Under the leadership of Harav Shmuel Eliezer Eidelis, zt”l, famed in the Torah world as the Maharsha, the yeshivah in Ostroh attracted thousands of talmidim from near and far. When the building that housed the yeshivah proved too small for so many talmidim, the local townspeople undertook to build a large, new edifice.
The members of the kehillah gathered to celebrate the hanachas even hapinah. As previously planned, the distinct honor of the actual laying of the new building’s cornerstone was auctioned off to the highest bidder, with the money going toward the building’s expenses.
A local resident approached the shamash of the shul and asked him for a favor.
“I want to purchase this mitzvah, but I don’t want people to know about it. Please do the bidding on my behalf.”
The price of the bids steadily rose, until the shamash, on behalf of the anonymous bidder, won the auction for the extraordinarily high amount of five hundred rubles.
The townspeople looked at each other, wondering who among them was willing to spend so much for this honor. Assuming that the winner had purchased it for himself, they eagerly awaited the moment when the cornerstone would be laid so that his identity would be revealed.
But the purchaser, who was determined to remain anonymous, instructed the shamash to honor the Rav of the city and the head of the yeshivah — the Maharsha — with placing the cornerstone, and the locals remained clueless as to who the mysterious benefactor really was.
After the joyful event had drawn to a close and everyone left for their homes, the Maharsha told the shamash that he very much wanted to meet the individual who had spent so much money on this mitzvah. The shamash summoned the Yid, who revealed to the Maharsha that in reality he wasn’t all that wealthy. The reason he had donated such a significant part of his fortune was that he did not have any children.
The Maharsha gave him a brachah that he should be blessed with a son, and that the child should learn in this very yeshivah. The brachah came to fruition: When the boy became bar mitzvah, his father brought him to the yeshivah.
At first, the staff of the yeshivah declined to accept him, citing the fact that boy was so young. The father approached the Maharsha, reminded him of his brachah, and the bachur joined the yeshivah.
Harav Ben Zion Mashkud, z”l, quoted in the sefer Kehillos Yitzchak, uses this story to explain a passuk in this week’s parashah (Shemos 35:29): “Every man and woman whose heart moved them to bring for any of the work that Hashem commanded to make through the hand of Moshe, the bnei Yisrael brought a nedavah to Hashem.”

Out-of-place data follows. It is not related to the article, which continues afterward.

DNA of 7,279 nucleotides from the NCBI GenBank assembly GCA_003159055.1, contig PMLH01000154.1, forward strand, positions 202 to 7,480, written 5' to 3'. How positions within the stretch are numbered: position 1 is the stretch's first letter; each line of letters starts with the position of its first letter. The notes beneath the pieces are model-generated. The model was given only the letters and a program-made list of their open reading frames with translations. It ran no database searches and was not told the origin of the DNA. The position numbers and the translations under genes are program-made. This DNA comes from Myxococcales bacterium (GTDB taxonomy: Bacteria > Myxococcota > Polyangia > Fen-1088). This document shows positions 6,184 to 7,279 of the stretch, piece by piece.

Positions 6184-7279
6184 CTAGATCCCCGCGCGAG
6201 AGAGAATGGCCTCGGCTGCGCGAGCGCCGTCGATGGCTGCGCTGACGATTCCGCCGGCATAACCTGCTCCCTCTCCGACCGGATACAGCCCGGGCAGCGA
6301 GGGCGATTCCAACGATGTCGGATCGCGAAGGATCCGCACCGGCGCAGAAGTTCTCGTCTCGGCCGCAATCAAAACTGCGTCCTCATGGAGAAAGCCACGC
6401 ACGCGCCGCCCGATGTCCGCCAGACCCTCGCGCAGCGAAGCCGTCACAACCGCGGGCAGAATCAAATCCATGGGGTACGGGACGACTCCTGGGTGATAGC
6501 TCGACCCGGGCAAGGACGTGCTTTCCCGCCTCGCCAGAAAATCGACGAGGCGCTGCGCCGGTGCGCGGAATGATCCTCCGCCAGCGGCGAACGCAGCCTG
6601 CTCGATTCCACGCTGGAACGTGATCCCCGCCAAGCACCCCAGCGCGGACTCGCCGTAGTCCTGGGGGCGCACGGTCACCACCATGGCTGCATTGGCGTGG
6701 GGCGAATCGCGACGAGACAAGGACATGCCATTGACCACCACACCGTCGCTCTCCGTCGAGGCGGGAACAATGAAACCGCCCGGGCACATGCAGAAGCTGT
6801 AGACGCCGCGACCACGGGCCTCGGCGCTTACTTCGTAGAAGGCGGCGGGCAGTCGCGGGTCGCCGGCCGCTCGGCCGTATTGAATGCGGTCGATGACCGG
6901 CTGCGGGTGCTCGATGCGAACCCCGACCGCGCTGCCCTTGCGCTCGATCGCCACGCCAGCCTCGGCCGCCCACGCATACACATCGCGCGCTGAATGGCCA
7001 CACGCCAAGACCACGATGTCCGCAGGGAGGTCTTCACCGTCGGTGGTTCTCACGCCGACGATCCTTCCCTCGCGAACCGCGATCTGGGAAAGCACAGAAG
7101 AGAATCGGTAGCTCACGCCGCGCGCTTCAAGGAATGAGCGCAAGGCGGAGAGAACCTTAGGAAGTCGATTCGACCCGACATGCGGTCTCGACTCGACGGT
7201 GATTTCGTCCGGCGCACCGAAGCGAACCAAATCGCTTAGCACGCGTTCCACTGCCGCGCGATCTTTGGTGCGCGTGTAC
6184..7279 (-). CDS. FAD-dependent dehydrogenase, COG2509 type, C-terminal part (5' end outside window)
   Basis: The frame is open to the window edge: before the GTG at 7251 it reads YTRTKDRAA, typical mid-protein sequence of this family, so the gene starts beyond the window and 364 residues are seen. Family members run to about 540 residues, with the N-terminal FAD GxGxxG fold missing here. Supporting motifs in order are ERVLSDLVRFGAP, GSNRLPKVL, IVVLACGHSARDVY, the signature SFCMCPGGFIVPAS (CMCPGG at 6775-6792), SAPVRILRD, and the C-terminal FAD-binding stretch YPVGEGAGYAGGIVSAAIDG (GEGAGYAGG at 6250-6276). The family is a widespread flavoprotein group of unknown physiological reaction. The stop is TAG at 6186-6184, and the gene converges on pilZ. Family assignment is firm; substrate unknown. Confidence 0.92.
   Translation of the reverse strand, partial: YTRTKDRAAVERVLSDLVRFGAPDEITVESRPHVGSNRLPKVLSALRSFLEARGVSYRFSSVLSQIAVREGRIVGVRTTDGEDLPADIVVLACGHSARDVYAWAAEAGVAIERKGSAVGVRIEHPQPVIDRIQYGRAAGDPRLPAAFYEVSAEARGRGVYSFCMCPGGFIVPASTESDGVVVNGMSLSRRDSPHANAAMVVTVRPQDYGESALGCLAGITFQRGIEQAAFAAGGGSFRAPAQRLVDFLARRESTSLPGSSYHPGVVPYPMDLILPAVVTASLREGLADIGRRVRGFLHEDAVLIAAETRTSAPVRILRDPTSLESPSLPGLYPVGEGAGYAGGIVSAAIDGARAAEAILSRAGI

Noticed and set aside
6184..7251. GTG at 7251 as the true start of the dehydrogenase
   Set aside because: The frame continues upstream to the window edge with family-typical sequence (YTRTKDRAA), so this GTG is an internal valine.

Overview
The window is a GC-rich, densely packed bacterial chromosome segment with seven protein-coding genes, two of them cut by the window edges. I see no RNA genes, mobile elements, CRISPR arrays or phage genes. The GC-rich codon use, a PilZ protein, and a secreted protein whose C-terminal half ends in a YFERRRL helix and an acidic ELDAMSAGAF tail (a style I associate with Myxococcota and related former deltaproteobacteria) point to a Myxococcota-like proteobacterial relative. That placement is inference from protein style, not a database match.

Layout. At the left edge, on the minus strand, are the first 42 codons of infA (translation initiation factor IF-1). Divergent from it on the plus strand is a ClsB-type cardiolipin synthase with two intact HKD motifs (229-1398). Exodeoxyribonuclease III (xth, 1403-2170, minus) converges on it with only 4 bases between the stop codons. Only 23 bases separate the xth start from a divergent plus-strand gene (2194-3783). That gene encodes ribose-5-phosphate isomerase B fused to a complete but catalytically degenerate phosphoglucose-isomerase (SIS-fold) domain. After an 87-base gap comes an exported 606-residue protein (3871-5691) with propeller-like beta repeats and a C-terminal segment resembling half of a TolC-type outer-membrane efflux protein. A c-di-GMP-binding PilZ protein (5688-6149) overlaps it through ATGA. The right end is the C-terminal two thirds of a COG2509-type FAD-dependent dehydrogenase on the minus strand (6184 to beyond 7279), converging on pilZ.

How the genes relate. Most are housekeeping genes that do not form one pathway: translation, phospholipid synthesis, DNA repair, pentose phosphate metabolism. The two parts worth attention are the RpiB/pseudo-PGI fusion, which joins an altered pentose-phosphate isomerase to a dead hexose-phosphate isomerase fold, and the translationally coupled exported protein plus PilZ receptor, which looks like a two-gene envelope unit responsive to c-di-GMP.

At first glance, it seems perplexing that the Torah saw fit to add the words “bnei Yisrael” — after all, it is describing the actions of the men and women identified at the beginning of the passuk.
Chazal (Moed Kattan 9a) teach us that following the inauguration of the Beis Hamikdash, each participant merited that his wife should give birth to a son. For, as the Alschich and many other meforshim explain, the Mishkan and Beis Hamikdash symbolize the fact that Hashem — so to speak — rests with each and every one of us. When the Ribbono shel Olam saw that the Bnei Yisrael were giving of themselves with such devotion for the Beis Hamikdash, he gave them the ultimate reward of meriting future generations, in whose hearts was a Mishkan to Hashem.
In this light, the passuk can be understood to mean that in the merit of their opening their hearts and giving so generously of their own possessions for the Mishkan, they merited “bnei Yisrael,” children who themselves were righteous and worthy. These children were themselves considered as if they were a “nedavah” to Hashem, because they were born in the merit of the donations.
Once again we have merited to arrive at Erev Shabbos Shekalim, the first of four unique Shabbosos, when we are blessed with an additional Torah reading, and in many communities, the recital of Yotzros during davening.
In those glorious days when the Beis Hamikdash stood in Yerushalayim, every member of Klal Yisrael was reminded on the first of Adar to bring half a silver shekel, to be used to purchase the korbanos.
In most cases, individuals form an attachment to their possessions and find it hard to part with them, especially if they worked hard to earn this money. When they give to tzedakah, they are giving of themselves, a first but crucial step in dedicating one’s heart totally to avodas Hashem.
As we pine for and await the glorious day when we will once again be able to contribute toward the korbanos, we read this parashah, so that the recitation of our lips should be in lieu (for the present) of the korbanos. We also seek to gain inspiration from this lofty mitzvah in our everyday lives.
May we all merit to do so.